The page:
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Cystic fibrosis: Clinical
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The CFTR protein is a channel protein that pumps chloride ions into various secretions. Those chloride ions help draw water into the secretions, which helps to thin out the secretion.
Without CFTR protein on the epithelial surface, chloride ions aren’t pumped into the secretions, and that leaves the secretions thick and sticky.
In some countries, diagnosis of cystic fibrosis is done with newborn screening. Usually it’s done by detection of a pancreatic enzyme called immunoreactive trypsinogen or IRT, which is released into the fetal blood when there’s pancreatic damage from CF.
A confirmatory test is the quantitative pilocarpine iontophoresis, better known as the sweat test, which detects high levels of chloride in the sweat.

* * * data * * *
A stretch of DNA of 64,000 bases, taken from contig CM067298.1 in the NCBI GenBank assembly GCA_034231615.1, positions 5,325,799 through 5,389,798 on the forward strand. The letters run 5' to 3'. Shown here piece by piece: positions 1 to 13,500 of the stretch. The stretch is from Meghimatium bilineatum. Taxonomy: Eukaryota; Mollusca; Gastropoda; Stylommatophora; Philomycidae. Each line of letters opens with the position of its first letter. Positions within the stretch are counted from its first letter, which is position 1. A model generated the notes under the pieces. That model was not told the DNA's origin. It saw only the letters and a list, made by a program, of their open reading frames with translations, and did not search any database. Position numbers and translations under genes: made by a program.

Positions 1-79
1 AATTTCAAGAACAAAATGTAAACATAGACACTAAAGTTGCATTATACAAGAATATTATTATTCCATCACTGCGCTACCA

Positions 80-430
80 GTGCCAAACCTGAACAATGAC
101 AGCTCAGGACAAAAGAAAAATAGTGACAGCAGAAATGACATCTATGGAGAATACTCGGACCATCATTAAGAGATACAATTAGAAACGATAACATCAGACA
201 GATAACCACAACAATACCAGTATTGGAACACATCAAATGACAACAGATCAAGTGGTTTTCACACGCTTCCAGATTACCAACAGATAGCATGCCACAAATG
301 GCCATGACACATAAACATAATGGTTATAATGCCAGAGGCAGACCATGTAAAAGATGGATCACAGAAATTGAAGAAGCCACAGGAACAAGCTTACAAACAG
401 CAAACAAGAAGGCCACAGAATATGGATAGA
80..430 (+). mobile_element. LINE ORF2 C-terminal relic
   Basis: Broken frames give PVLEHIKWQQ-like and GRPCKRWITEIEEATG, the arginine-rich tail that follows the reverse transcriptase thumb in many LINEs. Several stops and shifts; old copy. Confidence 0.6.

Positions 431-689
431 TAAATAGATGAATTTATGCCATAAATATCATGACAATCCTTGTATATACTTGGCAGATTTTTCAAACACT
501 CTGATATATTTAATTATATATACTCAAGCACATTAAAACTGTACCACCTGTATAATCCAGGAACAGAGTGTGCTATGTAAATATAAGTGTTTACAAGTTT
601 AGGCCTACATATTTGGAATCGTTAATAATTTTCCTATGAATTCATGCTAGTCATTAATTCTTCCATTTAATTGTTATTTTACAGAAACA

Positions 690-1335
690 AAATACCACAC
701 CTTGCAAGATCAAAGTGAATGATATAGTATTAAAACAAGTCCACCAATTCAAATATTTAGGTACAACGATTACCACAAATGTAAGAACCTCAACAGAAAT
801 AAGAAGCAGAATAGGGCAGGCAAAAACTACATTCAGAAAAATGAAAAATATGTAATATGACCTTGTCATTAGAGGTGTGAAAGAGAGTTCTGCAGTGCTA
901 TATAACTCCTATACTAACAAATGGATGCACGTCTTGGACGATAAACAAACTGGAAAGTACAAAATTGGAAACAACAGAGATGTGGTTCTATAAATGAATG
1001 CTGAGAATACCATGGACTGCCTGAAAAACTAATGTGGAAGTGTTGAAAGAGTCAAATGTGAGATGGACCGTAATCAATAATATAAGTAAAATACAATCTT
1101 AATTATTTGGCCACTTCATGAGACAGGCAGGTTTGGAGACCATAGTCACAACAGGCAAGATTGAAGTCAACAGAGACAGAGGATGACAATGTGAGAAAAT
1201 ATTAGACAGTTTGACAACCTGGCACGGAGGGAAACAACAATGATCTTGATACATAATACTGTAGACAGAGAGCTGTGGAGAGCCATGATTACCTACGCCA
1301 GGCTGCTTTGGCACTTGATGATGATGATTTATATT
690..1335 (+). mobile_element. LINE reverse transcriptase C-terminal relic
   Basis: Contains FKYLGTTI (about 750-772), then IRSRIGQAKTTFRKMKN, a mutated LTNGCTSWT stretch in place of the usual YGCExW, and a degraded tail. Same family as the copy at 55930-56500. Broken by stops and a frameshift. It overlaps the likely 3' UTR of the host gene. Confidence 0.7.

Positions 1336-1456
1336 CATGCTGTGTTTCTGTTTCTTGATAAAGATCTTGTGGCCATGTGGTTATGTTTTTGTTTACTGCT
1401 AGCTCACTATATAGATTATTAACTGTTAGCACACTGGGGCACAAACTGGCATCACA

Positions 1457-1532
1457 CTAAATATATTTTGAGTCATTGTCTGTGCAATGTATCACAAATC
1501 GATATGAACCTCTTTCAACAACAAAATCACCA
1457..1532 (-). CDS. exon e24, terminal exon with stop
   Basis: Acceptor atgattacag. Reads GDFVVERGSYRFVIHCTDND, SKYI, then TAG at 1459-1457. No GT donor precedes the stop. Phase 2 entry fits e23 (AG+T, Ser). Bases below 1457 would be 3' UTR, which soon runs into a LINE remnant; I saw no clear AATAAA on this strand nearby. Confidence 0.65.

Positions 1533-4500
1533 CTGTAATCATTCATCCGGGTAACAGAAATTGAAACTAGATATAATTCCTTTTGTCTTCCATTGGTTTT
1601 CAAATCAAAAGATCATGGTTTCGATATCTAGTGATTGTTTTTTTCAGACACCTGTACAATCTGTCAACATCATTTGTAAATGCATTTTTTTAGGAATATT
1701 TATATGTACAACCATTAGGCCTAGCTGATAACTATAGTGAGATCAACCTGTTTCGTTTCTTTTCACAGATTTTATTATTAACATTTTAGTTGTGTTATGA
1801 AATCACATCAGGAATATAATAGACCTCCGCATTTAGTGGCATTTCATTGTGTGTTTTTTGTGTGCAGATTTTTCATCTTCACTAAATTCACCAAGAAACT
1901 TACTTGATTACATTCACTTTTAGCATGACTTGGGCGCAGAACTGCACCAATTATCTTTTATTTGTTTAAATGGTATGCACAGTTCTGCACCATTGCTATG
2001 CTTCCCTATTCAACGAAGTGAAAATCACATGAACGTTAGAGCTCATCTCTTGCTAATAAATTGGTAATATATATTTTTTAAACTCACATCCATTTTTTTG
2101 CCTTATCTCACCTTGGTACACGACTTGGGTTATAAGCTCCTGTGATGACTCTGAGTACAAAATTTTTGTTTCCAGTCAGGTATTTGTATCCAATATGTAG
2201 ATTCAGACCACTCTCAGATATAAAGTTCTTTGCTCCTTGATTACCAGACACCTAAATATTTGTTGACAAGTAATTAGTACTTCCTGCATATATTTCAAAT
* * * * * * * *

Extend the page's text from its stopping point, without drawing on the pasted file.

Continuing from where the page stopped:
So if chloride levels in the sweat are high, meaning over 60 mmol/L, CF diagnosis is very likely, while intermediate levels, from 30 to 59 mmol/L in infants below 6 months or 40 to 59 mmol/L in older infants, children, and adults, mean CF diagnosis is possible.
In both cases, DNA testing is done to detect the most common cystic fibrosis-related mutations.
If two or more of these mutations are detected, one in each chromosome then the diagnosis of CF is confirmed.
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